When I started doing research on the 1974 Appalachia Lake National in Bruceton Mills, West Virginia, for this issue (page 140), I knew
exactly what happened there. The campground went
bankrupt in 1975 and the land used for the track was sold
off. From time to
time I stop by for a
look; the track’s faint
outline is still there.
That got me
thinking about the
other eleven tracks
that made up the
’ 74 schedule, and
with the help of fellow fans, Facebook
groups, and websites like VintageMX
.us, I got updates on
all of them.
The series start-
ed with the Hang-
town National, run
by the Dirt Diggers
Club near Plym-
outh, California. It
was much more
of a sand track
than the hard-pack
of today’s Prairie
City OHRV Park in
where Hangtown moved in 1979. The old track has sat
unused since, though there was an attempt to revive it
recently for vintage racing. What’s really cool is that the
Dirt Diggers are funding a permanent monument on the
property to commemorate the old Plymouth track.
Baymare, farther south in Moorpark, hosted big
regional events in the late sixties and early seventies,
but ’ 74 was its one and only national. The track stuck
around for some time before being shut down. It’s still
Buchanan, Michigan’s RedBud—the fourth round in
’ 74—is the centerpiece of the series today. The Ritchie
family racetrack, founded in 1972, hosts big local and
regional events, as well as the Red Bull RedBud National
every July Fourth weekend.
The Grand-Am track in Hamersville, Ohio, just east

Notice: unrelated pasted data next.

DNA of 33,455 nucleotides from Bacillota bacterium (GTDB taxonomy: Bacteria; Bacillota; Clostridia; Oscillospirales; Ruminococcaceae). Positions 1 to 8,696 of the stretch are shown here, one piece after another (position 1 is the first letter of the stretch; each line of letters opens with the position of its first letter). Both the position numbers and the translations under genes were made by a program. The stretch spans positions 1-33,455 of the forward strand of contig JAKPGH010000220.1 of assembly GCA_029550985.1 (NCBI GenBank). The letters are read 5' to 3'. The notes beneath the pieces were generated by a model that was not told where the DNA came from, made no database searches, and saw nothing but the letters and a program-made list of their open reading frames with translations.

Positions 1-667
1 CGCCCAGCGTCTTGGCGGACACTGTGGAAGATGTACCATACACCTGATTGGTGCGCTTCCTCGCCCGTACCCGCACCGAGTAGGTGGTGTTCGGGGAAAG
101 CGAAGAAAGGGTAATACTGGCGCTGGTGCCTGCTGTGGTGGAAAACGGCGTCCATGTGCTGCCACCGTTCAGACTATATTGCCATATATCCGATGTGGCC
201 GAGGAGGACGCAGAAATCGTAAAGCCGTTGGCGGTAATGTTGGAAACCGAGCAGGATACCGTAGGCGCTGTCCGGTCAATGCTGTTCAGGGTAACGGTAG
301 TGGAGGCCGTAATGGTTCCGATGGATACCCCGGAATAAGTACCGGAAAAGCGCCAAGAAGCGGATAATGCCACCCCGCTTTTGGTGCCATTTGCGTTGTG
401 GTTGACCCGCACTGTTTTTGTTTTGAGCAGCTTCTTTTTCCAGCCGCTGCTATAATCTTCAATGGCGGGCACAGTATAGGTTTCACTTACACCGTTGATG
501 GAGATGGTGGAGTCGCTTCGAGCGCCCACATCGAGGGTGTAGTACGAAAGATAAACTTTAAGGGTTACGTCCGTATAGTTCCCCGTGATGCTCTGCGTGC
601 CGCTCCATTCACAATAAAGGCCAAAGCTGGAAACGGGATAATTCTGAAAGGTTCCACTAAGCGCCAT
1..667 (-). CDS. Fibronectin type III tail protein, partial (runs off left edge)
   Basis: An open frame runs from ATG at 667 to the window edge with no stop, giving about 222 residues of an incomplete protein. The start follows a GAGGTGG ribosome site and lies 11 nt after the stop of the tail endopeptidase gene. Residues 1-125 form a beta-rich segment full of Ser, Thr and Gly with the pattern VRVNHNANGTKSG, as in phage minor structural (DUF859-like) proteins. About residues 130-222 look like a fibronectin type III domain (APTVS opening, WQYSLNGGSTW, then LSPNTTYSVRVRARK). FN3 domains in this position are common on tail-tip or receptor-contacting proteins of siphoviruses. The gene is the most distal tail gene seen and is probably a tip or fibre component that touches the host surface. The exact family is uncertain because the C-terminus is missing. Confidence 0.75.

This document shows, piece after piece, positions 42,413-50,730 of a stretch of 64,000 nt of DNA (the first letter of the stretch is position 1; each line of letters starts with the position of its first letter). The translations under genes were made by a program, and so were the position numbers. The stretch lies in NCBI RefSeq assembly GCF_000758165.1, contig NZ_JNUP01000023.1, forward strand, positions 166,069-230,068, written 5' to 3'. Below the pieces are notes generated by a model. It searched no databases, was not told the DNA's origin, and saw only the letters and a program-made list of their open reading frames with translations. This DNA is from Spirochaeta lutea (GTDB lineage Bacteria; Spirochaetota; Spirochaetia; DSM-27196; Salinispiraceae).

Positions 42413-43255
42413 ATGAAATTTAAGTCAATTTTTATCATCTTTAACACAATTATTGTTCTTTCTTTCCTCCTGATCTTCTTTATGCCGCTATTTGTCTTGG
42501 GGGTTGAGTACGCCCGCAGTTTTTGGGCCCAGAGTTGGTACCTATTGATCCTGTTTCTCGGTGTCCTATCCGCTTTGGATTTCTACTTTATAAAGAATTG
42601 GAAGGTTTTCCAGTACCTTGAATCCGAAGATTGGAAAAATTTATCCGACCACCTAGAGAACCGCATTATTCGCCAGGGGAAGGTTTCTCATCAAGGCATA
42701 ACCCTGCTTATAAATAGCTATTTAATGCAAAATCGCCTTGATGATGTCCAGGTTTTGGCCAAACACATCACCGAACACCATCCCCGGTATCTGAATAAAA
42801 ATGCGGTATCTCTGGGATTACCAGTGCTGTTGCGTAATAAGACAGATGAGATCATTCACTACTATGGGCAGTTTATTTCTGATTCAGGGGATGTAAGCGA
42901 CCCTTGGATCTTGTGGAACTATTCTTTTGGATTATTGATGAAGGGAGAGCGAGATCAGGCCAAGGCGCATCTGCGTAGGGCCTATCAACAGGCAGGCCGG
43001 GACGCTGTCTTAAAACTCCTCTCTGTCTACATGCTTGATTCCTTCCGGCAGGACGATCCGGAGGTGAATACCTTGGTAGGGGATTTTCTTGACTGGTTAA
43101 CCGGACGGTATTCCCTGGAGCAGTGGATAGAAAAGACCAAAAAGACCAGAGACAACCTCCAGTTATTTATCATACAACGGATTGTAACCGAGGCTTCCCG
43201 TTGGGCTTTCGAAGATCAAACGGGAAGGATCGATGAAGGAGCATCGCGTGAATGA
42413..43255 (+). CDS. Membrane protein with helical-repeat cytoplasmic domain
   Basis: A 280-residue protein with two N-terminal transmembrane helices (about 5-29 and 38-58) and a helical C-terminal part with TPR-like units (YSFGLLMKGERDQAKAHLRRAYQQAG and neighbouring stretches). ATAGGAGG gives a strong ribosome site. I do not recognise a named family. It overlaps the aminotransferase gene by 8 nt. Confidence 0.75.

of Cincinnati, hosted a single, muddy national in ’ 74.
It’s almost impossible to find and is now a housing site,
according to Steve Lorbach, who went looking for it
recently for American Motorcyclist. He wrote a guest
column called “Searching for Hamersville” that’s up
now on Racer X Online.
Next was Manning Raceway, outside of Salt Lake
City. This badlands track sat atop a mountain on a
family farm and held a 125 National combined with an
Inter-Am in ’ 74. The race and track are most remembered for the wildfire that erupted when a smoke flare
fell off a skydiver who was descending during the
Kansas’ Baldwin Motocross Park also ran a
combined Inter-Am/125 National in ’ 74, but the trail
runs cold after that—even Kansas-born friends like
Andy Bowyer and the Hahn brothers don’t recall the
long-abandoned track, which was about two miles
outside of town.
Mid-Ohio was next. It was a major hub of motocross in the seventies, hosting Trans-AMA races,
Inter-Ams, the 125 U.S. Grand Prix, and three different
nationals. It closed in the eighties and reopened briefly
a few years back, but its world-class auto-racing facility
is going full-throttle.
Next came another Ohio track, Delta Motorsports
Park. It remains one of the longest continuously running tracks in the country, sitting right next to the Ohio
Turnpike west of Toledo. Due to its size, the big events
are long gone—the last national there was in 1976.
Founded by Donald Kessler in the 1973, Mexico,
New York’s Moto-Masters Park
hosted a national the very next
year, as well as Trans-AMA and
Inter-Am races. It’s still up and
running local races, but the only
New York national now is Unadilla.
Jack Moore’s Highland Hills track was located
about an hour east of Cincinnati off Route 50 and was
immortalized in Charley Morey’s iconic photograph of
“Tony D. and the Jammer” battling at the ‘ 74 500 National. That was the facility’s one and only major race,
and then it closed for good.
Finally, there was the bayou track called Motocross West, right on the banks of the Mississippi
River. Known locally as Waggaman, it hosted four
nationals, including the legendary “Battle of New Orleans” that is the basis of the film One Chance to Win.
The track closed in 1978, though promoter Marion
Phillips is still an active rider.
Know any more about these old tracks? Get in touch:
KNOW ANY MORE ABOUT THESE
OLD TRACKS? GET IN TOUCH.